Vice President Yemi Osinbajo, said on Monday that the Federal Government spent about N1.3 trillion on capital projects in 2016, the highest in the history of the country.
Osinbajo disclosed this at a plenary of the 2017 Nigerian Bar Association (NBA) National Conference in Lagos with the theme, “African Business: Penetrating through Institution Building.”
The sub-theme of the plenary was “Conversations with the Vice President”, moderated by Miss Zain Asher, a CNN news anchor.
“The Federal Government spent about N1.3 trillion on capital projects in 2016, the highest in the history of the country. The power sector reform is also ongoing as it is one of the most important sectors in the country,” Osinbajo said.
Responding to Asher’s questions, Osinbajo said the administration had set a solid foundation for the nation’s economic recovery, which he described as the most important reform of the administration.
He said: “We were dealing with a mono-economy (relying on one major export or natural resource) and a financial industry that was essentially opaque. We have set a foundation for rebuilding the economy, creating the Single Treasury Account (TSA), monitoring government’s spending, modifying the tax system to be more efficient and implementing executive orders.”
According to the Vice President, the administration has also cleared what he described as a mess inherited from the previous administration.
On whether poor Nigerians in rural areas have felt the impact of the reforms, Osinbajo said diversification into agriculture had been embraced in most northern states with a lot of transformation.
“For the economy, we are going to see a tripling in the harvesting of rice, prosperity is returning to some states like Kebbi and Zamfara. In the rural areas where the highest level of poverty is experienced, there is a turnaround as the highest number of people who went for 2017 hajj are farmers.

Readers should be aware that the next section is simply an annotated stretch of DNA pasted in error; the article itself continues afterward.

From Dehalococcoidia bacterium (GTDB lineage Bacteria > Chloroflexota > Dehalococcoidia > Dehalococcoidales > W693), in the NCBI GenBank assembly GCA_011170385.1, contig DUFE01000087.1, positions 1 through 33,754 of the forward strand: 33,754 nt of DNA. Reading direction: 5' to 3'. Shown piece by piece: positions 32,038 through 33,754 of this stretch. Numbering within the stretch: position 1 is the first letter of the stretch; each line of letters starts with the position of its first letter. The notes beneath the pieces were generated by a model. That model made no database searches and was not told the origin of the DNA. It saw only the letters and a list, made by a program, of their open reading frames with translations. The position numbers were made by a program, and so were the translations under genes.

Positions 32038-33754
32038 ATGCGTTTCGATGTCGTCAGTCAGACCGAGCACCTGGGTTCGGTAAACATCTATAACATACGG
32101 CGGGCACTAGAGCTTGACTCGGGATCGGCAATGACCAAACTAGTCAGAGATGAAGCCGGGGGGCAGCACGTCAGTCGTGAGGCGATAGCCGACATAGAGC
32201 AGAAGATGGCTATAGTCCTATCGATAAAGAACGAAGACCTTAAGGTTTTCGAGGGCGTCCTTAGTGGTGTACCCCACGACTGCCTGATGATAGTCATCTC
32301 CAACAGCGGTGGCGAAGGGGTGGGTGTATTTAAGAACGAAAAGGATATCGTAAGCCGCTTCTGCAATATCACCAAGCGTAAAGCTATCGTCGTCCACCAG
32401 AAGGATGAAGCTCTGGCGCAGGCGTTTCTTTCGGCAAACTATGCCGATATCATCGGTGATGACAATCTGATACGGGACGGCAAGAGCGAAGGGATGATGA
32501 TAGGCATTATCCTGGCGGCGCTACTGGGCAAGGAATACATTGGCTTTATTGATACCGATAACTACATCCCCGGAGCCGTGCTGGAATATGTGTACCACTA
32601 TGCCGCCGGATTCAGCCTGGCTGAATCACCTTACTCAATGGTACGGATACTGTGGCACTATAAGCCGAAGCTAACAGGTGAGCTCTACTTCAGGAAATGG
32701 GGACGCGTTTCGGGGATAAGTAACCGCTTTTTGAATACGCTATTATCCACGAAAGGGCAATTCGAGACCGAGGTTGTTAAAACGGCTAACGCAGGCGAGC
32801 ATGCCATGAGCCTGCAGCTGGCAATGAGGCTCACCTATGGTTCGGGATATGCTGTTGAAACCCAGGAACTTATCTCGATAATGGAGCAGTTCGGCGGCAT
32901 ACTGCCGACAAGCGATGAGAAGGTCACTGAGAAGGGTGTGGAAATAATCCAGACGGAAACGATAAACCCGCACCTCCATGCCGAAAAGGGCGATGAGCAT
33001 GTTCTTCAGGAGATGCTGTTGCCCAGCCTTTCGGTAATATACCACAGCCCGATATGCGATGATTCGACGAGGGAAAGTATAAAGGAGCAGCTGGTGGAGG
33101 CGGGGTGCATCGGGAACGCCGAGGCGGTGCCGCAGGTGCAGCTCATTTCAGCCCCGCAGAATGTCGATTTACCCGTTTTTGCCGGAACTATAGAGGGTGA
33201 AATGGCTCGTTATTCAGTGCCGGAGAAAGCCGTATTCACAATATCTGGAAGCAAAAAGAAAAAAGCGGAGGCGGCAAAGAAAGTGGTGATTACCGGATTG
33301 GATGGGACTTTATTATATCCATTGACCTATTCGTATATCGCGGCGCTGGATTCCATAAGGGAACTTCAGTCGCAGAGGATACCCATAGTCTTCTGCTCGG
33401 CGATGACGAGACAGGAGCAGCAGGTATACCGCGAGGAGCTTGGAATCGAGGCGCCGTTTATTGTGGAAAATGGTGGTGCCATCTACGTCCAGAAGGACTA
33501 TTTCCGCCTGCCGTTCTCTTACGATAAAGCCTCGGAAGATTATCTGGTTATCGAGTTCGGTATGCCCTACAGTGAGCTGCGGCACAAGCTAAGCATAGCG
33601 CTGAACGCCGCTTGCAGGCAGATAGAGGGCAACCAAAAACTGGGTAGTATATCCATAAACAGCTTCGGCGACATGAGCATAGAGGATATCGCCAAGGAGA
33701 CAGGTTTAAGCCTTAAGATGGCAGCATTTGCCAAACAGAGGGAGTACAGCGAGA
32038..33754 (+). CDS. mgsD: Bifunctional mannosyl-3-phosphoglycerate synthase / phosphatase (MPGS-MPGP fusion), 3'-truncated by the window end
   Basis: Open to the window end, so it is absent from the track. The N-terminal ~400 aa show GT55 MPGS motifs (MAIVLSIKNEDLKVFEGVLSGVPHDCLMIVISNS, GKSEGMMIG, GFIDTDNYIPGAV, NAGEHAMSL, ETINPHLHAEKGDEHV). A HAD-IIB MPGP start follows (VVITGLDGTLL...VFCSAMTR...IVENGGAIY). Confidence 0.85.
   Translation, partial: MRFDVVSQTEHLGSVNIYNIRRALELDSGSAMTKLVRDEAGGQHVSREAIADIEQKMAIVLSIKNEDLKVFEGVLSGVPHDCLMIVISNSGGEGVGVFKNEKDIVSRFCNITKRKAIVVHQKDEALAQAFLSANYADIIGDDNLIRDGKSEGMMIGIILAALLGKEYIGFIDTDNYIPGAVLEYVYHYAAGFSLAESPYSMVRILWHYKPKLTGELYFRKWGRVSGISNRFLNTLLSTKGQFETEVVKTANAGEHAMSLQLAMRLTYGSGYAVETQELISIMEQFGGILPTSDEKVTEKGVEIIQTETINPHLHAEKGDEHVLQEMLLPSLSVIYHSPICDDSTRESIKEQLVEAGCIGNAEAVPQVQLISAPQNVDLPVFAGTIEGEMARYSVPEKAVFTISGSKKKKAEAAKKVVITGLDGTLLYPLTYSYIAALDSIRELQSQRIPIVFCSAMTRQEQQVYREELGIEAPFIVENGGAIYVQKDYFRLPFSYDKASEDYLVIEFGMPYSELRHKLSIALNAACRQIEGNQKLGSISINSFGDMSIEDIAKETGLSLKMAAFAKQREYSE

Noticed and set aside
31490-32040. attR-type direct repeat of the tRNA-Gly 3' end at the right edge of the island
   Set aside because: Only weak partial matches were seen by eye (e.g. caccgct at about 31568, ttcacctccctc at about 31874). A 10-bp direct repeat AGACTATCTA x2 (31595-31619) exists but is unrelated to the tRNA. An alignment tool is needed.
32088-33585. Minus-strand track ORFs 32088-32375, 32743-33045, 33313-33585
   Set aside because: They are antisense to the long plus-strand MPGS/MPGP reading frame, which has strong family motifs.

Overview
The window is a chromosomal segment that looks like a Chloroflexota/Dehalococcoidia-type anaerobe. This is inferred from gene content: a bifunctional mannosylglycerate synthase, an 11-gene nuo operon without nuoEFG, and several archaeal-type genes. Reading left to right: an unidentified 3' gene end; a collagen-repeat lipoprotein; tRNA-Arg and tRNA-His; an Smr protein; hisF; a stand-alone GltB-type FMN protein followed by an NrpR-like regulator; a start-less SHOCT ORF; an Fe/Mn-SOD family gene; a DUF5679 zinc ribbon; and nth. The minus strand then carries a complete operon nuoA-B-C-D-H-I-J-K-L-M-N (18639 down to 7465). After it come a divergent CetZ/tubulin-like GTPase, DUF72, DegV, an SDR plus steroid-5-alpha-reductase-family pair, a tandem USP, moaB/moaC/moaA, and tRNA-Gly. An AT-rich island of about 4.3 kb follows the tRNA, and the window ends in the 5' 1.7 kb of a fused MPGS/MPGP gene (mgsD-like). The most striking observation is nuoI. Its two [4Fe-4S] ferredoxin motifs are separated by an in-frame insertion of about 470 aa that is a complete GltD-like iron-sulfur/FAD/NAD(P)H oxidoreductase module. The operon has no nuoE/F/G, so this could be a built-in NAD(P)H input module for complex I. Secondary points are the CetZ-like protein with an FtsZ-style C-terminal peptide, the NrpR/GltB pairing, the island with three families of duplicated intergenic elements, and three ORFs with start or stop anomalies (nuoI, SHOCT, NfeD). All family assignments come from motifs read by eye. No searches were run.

“There is a lot of export of agricultural products; what we need to do is to engage in more value-added exports and we have quite a few investors,” Osinbajo told the conference.
He noted that the agricultural sector has witnessed hi-tech farming and investments with more people taking to farming.
The Vice President, who also spoke on the efforts of government in tackling corruption and laundering the country’s image, pointed out: “Government ownership of business encourages corruption. The more private-sector involvement in businesses, the more efficient the system will be and the less corrupt the system will be.
“We are currently working on a ‘one-government system’ to tackle bureaucracy. For example, if you need five different approvals from five government agencies, under this system communication with one agency is sufficient as all the agencies will liaise with one another.
“We have introduced technology in a lot of processes. For instance, company registration with the Corporate Affairs Commission (CAC); the less human contact, the fewer incidences of corruption.
“We must punish offenders; there must be consequences for offenders. Fighting corruption is multi-sectoral and we have to work together. Convictions on corruption cases have been slow. From my experience as a former prosecutor, getting cases to court is slow; the system allows a lot of inefficiencies. We have to try cases efficiently and secure convictions so people can see the consequences of corruption.”
Osinbajo stressed the need for collaboration among the three arms of government to make the reforms a success.
On the initiative to get more wealthy Nigerians into the tax net, he said the government has introduced the “Beneficial Ownership Scheme” giving them a 90-day period of grace to disclose their property in order to pay tax or face the full wrath of the law.
“We have got quite a few wealthy Nigerians approach us to disclose what they own.”
Osinbajo noted that the global oil crisis had given rise to the promotion of the non-oil sector in the country, pointing out that all over the world, oil is losing its relevance, citing countries such as Japan, China and Britain that are looking for alternative sources of energy. (The Sun)